Qualified employees may take job-protected leave under the Family and Medical Leave Act based on their Serious Health Condition (SHC). A new decision from the Seventh Circuit Court of Appeals makes clear that the employee retains entitlement to leave even if she is not diagnosed with a SHC until after her employment ends.
In Valdivia v. Township High School, the plaintiff worked as an administrative assistant at a high school. She began suffering from a series of mental issues, including insomnia, weight loss, and uncontrolled emotional outbursts. She went to the school’s principal and disclosed that she was experiencing problems that were spilling over into her work performance, and she asked for time off until the beginning of the next school year. She eventually resigned after the principal failed to extend a job offer for the next school year, but unsuccessfully tried to rescind the resignation. She was subsequently diagnosed with anxiety and depression, and sued the school claiming interference with her FMLA rights.
The Seventh Circuit affirmed a jury verdict in favor of the plaintiff. It rejected the employer’s contention that the plaintiff did not have rights to FMLA leave because she was not diagnosed with a SHC while employed. The court said that the employer had ample indications that the employee was suffering from mental health issues, and had been placed on constructive notice of her need for leave based on her meetings with the principal.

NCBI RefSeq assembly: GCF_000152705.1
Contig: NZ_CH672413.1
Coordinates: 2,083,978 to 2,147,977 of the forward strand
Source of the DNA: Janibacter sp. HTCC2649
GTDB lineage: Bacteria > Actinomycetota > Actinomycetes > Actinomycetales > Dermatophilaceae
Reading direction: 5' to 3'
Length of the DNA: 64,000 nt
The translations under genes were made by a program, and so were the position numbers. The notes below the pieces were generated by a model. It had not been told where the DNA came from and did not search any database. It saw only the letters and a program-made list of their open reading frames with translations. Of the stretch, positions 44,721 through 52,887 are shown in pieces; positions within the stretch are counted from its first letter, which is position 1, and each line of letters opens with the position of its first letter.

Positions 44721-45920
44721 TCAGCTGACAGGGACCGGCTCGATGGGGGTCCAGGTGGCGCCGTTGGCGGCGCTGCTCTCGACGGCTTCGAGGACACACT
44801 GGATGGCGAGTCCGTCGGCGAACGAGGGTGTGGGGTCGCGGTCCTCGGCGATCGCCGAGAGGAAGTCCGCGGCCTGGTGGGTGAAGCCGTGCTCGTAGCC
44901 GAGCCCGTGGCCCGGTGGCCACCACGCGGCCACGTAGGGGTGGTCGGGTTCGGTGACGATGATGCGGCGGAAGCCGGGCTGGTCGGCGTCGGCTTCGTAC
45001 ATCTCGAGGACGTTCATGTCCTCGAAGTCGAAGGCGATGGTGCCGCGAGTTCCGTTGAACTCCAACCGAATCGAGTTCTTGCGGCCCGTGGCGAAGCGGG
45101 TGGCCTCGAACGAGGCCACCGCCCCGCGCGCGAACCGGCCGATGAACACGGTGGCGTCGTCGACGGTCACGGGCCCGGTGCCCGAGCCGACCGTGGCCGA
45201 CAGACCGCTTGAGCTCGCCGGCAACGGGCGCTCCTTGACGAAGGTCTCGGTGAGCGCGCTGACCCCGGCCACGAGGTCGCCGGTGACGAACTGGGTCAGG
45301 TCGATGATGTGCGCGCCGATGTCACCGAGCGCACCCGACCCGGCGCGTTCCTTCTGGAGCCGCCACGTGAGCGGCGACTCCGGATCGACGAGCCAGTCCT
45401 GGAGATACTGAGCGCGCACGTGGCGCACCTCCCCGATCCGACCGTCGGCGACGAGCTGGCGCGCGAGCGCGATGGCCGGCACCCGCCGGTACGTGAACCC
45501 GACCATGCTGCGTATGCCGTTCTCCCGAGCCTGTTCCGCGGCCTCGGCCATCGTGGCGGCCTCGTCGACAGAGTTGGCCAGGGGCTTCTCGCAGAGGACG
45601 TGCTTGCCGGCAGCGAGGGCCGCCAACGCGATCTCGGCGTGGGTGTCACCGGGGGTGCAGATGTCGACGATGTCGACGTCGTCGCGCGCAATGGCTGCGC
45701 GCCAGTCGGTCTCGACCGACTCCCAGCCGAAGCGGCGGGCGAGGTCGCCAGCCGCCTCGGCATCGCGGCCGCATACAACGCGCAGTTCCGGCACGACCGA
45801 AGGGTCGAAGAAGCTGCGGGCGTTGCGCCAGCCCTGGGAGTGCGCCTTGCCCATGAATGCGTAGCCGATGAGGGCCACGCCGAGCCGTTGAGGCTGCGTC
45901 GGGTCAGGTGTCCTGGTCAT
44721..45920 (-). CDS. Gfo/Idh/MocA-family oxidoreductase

Once placed on notice that an employee may have a SHC, the employer is entitled to obtain medical certification as a condition of granting FMLA leave. However, as demonstrated by this decision, the employer cannot ignore or reject the employee’s leave request because at the time the request is made, she has not received a formal diagnosis. Employers should treat all employee requests for assistance based on apparent physical or mental health issues as requests for FMLA or other leave.